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Saturday, November 22, 2014  

Al Qaeda offers bounty for US envoy in Yemen
DUBAI The Yemen-based branch of Al Qaeda has offered a bounty for anyone who kills the US ambassador to Yemen or an American soldier in the impoverished Arab state, a group that monitors Islamist websites said.

Al Qaeda in the Arabian Peninsula (AQAP) said it was offering three kilogrammes of gold for the killing of the US ambassador in Sanaa, Gerald Feierstein, the US-based SITE Intelligence Group said, citing an audio released by militants. AQAP will also pay 5 million rials ($23,350) to whoever kills any American soldier in Yemen, it said.

The offer, valid for six months, was made “to encourage our nation, and to expand the circle of the jihad (holy war) by the masses,” SITE said, citing the audio.

AQAP, mostly militants from Yemen, is regarded by the United States as the most dangerous branch of the network founded by Osama Bin Laden.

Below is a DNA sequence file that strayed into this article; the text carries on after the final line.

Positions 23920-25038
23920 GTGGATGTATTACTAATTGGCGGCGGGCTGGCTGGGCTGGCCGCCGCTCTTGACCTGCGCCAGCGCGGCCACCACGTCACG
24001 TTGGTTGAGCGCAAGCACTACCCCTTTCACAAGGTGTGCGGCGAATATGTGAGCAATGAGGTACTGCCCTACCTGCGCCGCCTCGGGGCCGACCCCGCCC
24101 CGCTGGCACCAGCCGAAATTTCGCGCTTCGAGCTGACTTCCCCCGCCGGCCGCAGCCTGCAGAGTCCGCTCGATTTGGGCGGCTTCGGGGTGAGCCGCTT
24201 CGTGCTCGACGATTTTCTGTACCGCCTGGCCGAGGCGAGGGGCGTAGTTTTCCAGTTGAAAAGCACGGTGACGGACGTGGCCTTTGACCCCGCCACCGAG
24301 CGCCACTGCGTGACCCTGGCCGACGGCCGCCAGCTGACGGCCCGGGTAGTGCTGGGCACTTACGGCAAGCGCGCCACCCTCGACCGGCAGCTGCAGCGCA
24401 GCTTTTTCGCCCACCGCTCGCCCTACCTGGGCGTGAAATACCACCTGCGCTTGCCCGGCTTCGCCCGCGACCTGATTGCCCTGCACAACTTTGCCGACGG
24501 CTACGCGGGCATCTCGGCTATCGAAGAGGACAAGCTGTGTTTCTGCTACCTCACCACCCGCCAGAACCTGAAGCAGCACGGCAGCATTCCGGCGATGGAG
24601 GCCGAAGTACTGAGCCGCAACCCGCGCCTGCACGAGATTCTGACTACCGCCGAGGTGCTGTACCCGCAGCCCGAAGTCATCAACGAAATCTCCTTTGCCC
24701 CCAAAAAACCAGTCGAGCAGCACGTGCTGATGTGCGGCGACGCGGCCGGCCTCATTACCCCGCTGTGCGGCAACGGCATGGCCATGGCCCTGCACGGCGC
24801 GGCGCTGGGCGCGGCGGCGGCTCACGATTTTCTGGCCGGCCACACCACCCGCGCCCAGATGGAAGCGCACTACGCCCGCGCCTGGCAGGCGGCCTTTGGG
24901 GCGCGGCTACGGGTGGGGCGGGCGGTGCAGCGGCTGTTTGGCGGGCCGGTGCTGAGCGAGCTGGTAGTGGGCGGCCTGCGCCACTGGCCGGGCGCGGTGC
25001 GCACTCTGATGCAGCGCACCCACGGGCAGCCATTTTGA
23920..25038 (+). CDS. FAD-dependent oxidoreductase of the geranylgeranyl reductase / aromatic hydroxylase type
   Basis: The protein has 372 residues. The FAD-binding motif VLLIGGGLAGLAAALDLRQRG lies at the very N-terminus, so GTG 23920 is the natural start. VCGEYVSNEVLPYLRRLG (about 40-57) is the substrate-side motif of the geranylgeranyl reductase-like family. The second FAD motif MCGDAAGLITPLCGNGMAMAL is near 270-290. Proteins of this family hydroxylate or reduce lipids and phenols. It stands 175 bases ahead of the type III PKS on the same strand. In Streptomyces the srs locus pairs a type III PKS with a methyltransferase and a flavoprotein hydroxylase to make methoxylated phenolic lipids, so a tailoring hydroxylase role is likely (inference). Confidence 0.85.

In September, AQAP urged Muslims to step up protests and kill US diplomats in Muslim countries over a film denigrating the Prophet Mohammed (peace be upon him), which it said was another chapter in the “crusader wars” against Islam. The film provoked an outcry among Muslims, who deem any depiction of the Prophet Mohammed (peace be upon him) as blasphemous and triggered violent attacks on embassies in countries in Asia and the Middle East.

Four US officials, including the ambassador to Libya were killed in the aftermath. The Pentagon said it had sent a platoon of Marines to Yemen after demonstrators stormed the US Embassy in Sanaa.   A US ally, Yemen is struggling against challenges on many fronts since mass protests forced veteran leader Ali Abdullah Saleh to step down in February after decades in power.

President Abd Rabbu Mansour Hadi’s government is trying to re-establish order and unify the army.

Washington, which has pursued a campaign of assassination by drone and missile against suspected Al Qaeda members, backed a military offensive in May to recapture areas of Abyan province. But militants have struck back with a series of bombings and killings.

Reuters
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